The Delta variant currently accounts for 90% of coronavirus cases in N.Y.C.

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NYC Passes 1 Million COVID Cases As Delta Variant Surges
Credit: Roy Rochlin/Getty

Over 1 million people in New York City have been infected with COVID-19, according to data from the city's Department of Health and Mental Hygiene.

On Saturday, the department reported 1,000,469 confirmed and probable cases of coronavirus through August 14. At least 33,645 have died from the virus while 117,496 remain hospitalized.

The U.S. Centers for Disease Control and Prevention has labeled all of N.Y.C. as a "high transmission" area as the Delta variant rapidly spreads nationwide. The strain accounts for 90% of the city's current cases and its transition rate is up about 16% in the last week alone.

Staten Island is one of the biggest hot spots in the area, averaging 16,683 cases per 100,000 people, per city data. N.Y.C. is averaging about 12,000 cases per 100,000 people as a whole.

Death rates are highest in the Bronx (466.29 per 100,000) and Queens (445.41) while Brooklyn (412.36) is close behind. The Bronx also has the highest hospitalization rate (1,701.51) of all five boroughs.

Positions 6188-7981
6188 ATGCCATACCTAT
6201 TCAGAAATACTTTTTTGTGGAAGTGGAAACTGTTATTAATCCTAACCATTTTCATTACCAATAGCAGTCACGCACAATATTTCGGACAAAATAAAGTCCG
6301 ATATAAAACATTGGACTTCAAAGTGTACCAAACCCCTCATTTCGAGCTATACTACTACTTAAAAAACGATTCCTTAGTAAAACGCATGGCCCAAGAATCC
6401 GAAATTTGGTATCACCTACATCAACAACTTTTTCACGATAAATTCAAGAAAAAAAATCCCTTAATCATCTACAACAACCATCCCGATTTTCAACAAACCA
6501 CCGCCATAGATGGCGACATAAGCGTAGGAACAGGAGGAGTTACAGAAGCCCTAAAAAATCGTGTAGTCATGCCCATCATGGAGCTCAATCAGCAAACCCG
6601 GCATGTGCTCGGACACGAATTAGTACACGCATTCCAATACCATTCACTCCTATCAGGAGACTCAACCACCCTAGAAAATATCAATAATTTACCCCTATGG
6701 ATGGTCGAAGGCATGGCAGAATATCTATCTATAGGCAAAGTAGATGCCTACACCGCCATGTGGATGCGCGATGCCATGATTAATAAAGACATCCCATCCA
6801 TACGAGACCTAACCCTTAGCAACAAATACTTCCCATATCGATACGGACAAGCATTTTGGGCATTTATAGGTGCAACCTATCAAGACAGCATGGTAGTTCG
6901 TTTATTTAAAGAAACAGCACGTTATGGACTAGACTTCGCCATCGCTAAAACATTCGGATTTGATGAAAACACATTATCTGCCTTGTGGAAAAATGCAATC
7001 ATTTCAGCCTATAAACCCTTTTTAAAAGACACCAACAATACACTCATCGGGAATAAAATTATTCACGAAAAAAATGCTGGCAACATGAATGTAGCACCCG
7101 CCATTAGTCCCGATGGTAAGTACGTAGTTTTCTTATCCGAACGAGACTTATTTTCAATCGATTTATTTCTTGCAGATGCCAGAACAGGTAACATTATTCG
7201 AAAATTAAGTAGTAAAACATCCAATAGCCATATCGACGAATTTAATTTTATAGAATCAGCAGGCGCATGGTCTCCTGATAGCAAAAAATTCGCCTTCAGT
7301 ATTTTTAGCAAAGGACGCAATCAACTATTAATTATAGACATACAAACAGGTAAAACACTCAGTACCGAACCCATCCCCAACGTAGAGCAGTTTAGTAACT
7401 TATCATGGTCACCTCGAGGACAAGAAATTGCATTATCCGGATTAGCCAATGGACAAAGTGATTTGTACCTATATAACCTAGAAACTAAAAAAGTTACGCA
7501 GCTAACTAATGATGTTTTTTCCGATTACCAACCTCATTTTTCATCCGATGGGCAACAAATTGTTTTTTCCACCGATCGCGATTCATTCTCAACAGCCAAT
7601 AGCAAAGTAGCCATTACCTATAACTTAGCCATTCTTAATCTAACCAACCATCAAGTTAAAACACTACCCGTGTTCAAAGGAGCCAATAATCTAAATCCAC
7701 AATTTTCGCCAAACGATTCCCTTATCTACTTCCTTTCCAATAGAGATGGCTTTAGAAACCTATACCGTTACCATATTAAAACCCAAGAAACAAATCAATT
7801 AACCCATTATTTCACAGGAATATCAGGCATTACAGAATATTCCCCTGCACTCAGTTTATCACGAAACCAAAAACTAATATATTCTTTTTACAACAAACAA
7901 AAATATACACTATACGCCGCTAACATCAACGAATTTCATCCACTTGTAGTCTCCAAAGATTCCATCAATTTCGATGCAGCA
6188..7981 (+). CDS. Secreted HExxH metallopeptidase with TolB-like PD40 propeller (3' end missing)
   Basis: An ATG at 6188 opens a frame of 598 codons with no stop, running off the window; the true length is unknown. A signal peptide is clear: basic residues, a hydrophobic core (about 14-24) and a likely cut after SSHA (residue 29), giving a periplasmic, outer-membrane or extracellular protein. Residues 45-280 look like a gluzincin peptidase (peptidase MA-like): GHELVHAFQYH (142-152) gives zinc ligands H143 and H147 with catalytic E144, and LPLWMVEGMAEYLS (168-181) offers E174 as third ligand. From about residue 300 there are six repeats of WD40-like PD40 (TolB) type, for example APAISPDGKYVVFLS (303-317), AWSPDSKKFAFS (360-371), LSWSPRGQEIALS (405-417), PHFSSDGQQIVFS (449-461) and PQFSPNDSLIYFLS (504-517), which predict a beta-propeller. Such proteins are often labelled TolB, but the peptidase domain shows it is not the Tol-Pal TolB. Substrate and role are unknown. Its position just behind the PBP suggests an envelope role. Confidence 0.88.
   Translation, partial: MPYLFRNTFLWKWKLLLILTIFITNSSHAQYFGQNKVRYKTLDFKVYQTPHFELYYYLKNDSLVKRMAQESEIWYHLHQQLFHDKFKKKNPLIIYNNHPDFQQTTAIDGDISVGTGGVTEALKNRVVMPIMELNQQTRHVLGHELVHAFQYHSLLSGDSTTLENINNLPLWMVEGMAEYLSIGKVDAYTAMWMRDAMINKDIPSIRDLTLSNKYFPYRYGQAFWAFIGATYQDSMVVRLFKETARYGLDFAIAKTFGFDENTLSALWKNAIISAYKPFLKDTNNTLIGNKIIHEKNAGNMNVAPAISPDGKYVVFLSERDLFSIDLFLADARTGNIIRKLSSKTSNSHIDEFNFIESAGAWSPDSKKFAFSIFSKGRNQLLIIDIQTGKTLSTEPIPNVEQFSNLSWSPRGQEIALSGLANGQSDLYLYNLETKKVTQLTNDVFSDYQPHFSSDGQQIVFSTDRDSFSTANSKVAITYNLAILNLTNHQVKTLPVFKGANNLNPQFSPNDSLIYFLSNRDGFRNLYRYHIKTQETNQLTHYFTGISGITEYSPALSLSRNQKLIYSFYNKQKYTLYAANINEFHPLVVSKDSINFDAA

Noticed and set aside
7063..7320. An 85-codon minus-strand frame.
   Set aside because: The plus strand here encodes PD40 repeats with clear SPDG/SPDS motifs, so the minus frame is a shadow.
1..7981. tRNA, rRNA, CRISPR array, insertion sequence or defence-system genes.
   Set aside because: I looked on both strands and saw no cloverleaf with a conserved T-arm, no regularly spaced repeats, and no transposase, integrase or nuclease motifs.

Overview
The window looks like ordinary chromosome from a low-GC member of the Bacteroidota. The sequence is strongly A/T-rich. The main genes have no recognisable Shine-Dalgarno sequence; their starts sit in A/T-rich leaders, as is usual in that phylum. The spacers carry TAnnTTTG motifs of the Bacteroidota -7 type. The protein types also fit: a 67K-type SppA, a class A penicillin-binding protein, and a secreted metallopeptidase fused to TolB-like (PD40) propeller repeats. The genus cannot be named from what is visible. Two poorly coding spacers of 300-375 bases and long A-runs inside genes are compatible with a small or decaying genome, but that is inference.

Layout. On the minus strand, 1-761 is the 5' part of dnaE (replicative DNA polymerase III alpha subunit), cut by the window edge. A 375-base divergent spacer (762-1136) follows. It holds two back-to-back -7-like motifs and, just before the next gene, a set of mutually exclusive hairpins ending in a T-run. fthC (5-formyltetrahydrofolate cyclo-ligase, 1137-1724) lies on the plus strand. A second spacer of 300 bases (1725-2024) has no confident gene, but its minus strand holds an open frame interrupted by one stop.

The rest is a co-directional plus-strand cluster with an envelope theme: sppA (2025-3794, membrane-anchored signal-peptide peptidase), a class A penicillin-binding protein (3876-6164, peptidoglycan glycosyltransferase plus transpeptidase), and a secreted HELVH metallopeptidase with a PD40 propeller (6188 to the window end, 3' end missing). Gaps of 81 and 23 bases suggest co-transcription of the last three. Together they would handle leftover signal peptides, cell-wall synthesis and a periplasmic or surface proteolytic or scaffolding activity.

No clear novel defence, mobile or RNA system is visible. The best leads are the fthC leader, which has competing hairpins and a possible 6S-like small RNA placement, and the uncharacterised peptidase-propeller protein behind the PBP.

About 56.2% of N.Y.C.'s population is fully vaccinated against COVID-19, and another 6.1% have received at least one dose. Manhattan sports the highest full-vaccination rate at 68% of its 1.61 million residents while the Bronx is the lowest at 47% of its 1.42 million residents.

NYC Passes 1 Million COVID Cases As Delta Variant Surges
Credit: Jeenah Moon/Getty

Nearly 80% of adults ages 65 to 74 have been fully inoculated against the coronavirus, while 77% of those ages 55 to 64 have done the same. Adults ages 18 to 34 are still among the lowest vaccinated populations at 56% and 59%, respectively.

On Thursday, the CDC recommended a third dose of the Pfizer-BioNTech and Moderna vaccines for some immunocompromised people. The U.S. Food and Drug Administration signed off on emergency use authorization the same night.

That same day, Dr. Anthony Fauci told NPR's Morning Edition that the need was "so imminent" for people with immune deficiencies who likely "never got a very good immune response to begin with."

"I think that's the thing that people need to understand to avoid confusion about the durability of response [to the vaccine]," the 80-year-old infectious disease expert said, noting many "never got to a level of protection as a whole."

"When you examine them as a group, people who are immune-compromised, they never really got up high enough to feel that they were protected," Fauci added.

As information about the coronavirus pandemic rapidly changes, PEOPLE is committed to providing the most recent data in our coverage. Some of the information in this story may have changed after publication. For the latest on COVID-19, readers are encouraged to use online resources from the CDCWHO and local public health departments.PEOPLE has partnered with GoFundMe to raise money for the COVID-19 Relief Fund, a GoFundMe.org fundraiser to support everything from frontline responders to families in need, as well as organizations helping communities. For more information or to donate, click here.